Politically, Republicans know that to retain control of both houses of Congress, they must deliver on at least one of their promises. That means all GOP hopes now hinge on tax reform, and prospects look good. Unlike the Obamacare repeal fiasco, there’s nothing in either House or Senate tax reform bills that would trigger libertarian-leaning Republicans — like Rand Paul — to take a principled stand against legislative passage.
But avoiding opposition is not the same as inspiring enthusiasm. And those of us, like myself, who have long dreamed of a holy grail of a flat — or at least flatter — tax code, both bills fall short. The fault lies neither with the economists nor the politicians who’ve crafted a basic reform plan that will deliver on both economic growth and election promises to lower middle class taxes.
Instead, the fault lies squarely with people like me — people whose job it is to make the case for capitalism on philosophical grounds. Until proponents of capitalism challenge the dominant egalitarian definition of “fairness” with a social understanding which demands equal treatment of individuals, the fight for a flatter and fairer tax system will remain a political pipe dream.
According to a recent CNN poll, majorities of voters still oppose key provisions of the tax reform plans: 52 percent oppose lowering the corporate tax rate, 56 percent oppose ending the inheritance tax, and 52 percent oppose eliminating state and local income tax deductions.
Why? Because notwithstanding the election of a billionaire businessman president, envy-driven egalitarian values continue to drive political passions.
This is especially true for young voters, for whom the height of idealism is social justice. It hardly stretches the imagination to believe that without the corruption of the Hillary Clinton campaign, the United States of America would now be governed by avowed socialist Bernie Sanders.
As a short-term political strategy, the GOP tax reform plans make sense. Republicans are betting the farm on a basic tax reform package which would juice the economy significantly going into 2018 — and buoy confidence in the GOP as the party that will deliver growth and jobs.
Economically, the GOP plan would deliver on this strategy in three main respects:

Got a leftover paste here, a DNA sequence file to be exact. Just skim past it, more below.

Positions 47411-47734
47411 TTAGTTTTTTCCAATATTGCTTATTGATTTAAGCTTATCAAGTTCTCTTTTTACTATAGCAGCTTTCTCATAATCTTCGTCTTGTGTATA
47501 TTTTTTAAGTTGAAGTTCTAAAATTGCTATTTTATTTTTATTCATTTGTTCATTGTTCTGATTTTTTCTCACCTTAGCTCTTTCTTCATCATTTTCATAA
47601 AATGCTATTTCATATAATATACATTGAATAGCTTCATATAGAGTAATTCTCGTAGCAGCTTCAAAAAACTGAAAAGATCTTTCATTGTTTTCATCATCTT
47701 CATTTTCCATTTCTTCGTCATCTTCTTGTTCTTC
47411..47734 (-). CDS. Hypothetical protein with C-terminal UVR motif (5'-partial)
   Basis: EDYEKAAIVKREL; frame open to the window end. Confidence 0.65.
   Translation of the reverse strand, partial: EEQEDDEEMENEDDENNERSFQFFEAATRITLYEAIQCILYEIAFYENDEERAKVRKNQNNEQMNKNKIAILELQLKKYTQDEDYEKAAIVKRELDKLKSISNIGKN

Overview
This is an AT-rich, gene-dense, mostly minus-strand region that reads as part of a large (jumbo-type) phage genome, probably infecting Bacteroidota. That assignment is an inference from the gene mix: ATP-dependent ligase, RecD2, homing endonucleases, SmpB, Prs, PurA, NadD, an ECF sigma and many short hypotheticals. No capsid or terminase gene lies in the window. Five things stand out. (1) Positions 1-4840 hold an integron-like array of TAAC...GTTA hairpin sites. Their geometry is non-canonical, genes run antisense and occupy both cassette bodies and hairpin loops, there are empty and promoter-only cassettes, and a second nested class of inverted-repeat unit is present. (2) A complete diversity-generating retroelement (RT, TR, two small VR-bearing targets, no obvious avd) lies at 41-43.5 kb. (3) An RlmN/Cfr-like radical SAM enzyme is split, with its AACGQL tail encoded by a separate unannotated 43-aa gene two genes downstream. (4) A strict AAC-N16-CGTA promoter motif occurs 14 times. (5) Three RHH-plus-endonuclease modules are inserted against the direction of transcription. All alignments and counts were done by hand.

It would incentivize immediate capital investments in things like factories and equipment by replacing depreciation with expensing — e.g. spend five million on trucks and you can expense and deduct the investment right away, rather than deducting the depreciated value over time.
It would bring back home trillions in offshore investments — by moving to a territorial tax system (like most other countries have) and ending the penalty against repatriating profits back to the United States.
It would create jobs and increase wages by boosting after tax revenues by roughly 25 percent (both House and Senate versions cut the corporate tax rate from 35 percent to 20 percent).
Nevertheless, the long term fundamental political challenge of tax reform will remain Sisyphean as long as it must be waged against prevailing cultural currents. And that culture will not be changed until we recognize the role of philosophy in informing values.
The opponents of even this relatively modest tax reform bill will fight not with facts and figures. They will appeal to envy and by claim the moral “high ground.” They will frame the debate in terms of fairness, and in terms of duty — to help the needy, to educate “our” children, etc. And it is in terms of fairness that those opponents should be challenged — fairness not defined by a state-enforced duty to others, but fairness to be treated as individuals, equal before the law. Individuals — neither owed nor owned — by government.
“When men get into the habit of helping themselves to the property of others, they cannot readily be cured of it.” This prediction was made over a hundred years ago, by– of all people –the editors of The New York Times, in opposition to the 16th Amendment, introducing federal taxation of income.
The truth of the statement has been borne out by a century of fact. Now, and going forward, this sentiment must be fought — not merely by fact, but more fundamentally, by philosophy.
Jennifer Grossman is the CEO of the Atlas Society and a former presidential speechwriter. She was also Senior Writer for the National Commission on Economic Growth and Tax Reform and author of its final report, “Unleashing America’s Potential,” in 1996.